Why does the Gonski model matter?

The ‘Gonski’ model matters because it says all schools, no matter whether they are public, independent or religious should be funded on the basis of removing disadvantage, so that all schools will one day be funded completely equally at their funding target.

The Genuine Gonski matters, because it will empower all children to reach their potential and not fall behind simply on the basis of where they were born or what challenges they face in their lives, through no fault of their own.

What is the Government’s proposal?

The Turnbull government wants to remove the distorted funding formula currently built into law and replace it with a system that would take money from overfunded schools and give money to underfunded schools over the next ten years.

We think that ten years is too long for students to wait. A child today in 2nd Grade attending a disadvantaged school would not be funded the same as her friend in the nearby wealthy school until her final year of High School. That is not acceptable.

The Turnbull government also wants to walk away from collaborative state-funding agreements by simply putting its money on the table and telling the states to do the rest. They will provide 80 per cent of private schools’ funding target by 2027 and only 20 per cent of public schools. This means that children in public schools have no certainty that they will ever reach their target. Their future rests entirely on the whim of under-resourced State and Territory governments.

Will there be an impact on Catholic Schools?

Part of the problem with the Labor model was all the special deals for special sectors. Under the Gonski formula, the socioeconomic status (SES) of student’s households are used to calculate a ‘capacity to pay’ which reduces the amount of government funding private schools receive. The wealthier the parents are, the less government support they receive.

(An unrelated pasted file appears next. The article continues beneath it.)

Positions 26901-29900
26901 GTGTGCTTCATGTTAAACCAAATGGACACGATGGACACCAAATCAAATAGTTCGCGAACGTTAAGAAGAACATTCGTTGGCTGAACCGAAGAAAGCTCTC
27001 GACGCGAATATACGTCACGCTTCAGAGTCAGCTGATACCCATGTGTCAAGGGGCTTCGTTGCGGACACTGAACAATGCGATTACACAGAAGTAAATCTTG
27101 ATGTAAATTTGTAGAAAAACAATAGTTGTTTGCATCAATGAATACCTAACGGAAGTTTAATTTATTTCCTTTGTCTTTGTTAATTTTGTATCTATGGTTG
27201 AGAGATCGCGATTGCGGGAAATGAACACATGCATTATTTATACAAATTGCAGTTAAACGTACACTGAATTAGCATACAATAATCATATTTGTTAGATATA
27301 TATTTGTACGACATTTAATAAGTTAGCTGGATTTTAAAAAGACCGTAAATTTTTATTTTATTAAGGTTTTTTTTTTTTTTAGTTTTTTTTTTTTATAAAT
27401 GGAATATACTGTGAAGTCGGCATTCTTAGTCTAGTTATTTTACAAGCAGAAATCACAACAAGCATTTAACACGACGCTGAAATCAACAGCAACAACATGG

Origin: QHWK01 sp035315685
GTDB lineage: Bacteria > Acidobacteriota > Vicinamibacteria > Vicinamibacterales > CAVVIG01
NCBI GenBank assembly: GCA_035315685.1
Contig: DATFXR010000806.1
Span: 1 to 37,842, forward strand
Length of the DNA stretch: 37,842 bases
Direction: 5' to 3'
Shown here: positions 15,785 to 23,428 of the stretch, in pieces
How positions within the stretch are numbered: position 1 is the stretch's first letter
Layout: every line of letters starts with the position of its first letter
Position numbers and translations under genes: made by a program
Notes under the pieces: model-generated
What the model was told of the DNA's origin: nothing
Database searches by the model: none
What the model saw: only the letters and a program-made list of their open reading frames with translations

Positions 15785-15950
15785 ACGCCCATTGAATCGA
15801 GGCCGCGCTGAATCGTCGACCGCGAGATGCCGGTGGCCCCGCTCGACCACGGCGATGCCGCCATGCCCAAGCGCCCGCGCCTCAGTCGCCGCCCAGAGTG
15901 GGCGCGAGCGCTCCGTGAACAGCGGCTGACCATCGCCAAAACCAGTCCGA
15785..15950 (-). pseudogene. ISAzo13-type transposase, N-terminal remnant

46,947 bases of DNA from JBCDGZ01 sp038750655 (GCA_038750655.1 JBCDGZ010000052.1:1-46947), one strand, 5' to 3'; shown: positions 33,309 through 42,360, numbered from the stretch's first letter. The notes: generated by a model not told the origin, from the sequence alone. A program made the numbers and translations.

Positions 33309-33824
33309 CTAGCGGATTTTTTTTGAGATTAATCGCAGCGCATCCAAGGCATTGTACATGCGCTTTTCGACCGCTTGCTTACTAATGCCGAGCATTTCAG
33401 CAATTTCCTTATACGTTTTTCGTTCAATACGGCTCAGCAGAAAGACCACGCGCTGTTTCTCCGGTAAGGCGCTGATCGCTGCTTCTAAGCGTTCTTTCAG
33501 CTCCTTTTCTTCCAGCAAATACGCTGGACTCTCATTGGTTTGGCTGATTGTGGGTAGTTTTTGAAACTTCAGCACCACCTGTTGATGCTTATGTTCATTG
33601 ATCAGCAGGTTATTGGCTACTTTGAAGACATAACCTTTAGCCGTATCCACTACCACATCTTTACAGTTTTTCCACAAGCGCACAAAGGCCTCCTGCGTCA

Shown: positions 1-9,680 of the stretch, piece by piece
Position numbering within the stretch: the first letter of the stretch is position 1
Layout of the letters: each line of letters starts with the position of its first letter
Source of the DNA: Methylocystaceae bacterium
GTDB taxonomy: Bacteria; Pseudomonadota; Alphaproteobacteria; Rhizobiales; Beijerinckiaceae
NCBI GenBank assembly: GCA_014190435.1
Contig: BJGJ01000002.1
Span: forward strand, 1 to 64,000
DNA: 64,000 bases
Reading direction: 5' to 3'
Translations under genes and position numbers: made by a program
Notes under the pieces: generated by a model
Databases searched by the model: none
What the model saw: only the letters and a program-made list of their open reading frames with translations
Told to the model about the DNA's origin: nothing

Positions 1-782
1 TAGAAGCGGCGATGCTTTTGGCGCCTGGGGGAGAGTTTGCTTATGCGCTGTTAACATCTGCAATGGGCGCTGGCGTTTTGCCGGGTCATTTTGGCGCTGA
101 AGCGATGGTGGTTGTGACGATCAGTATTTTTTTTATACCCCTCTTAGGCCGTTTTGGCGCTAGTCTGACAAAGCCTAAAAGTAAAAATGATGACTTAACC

The current legislation states that the Education Minister can change this formula by regulation, so Labor did this for the Catholic Schools by averaging out the SES scores across all Catholic and Anglican schools, rather than apportioning funding to each school according to its socio-economic status. The Catholic and Anglican Authorities then spend the money in the way that they want.

Turnbull wants to remove this Ministerial power so that each Catholic School gets what it deserves, rather than being averaged across all schools. This means less money than what they were expecting, but they will still get more money each year.

Under the Gonski 2.0 model, the Authorities will still be able to distribute the pool of funding as they see fit. The Greens want money paid directly to schools so that poorer Catholic schools get more than their wealthier ones.

While these proposed changes equally affect Anglican schools, so far it is only Catholic Schools that are fighting the proposal.

Have Your Say

The Greens are the only party still fighting for David Gonski’s original vision for school funding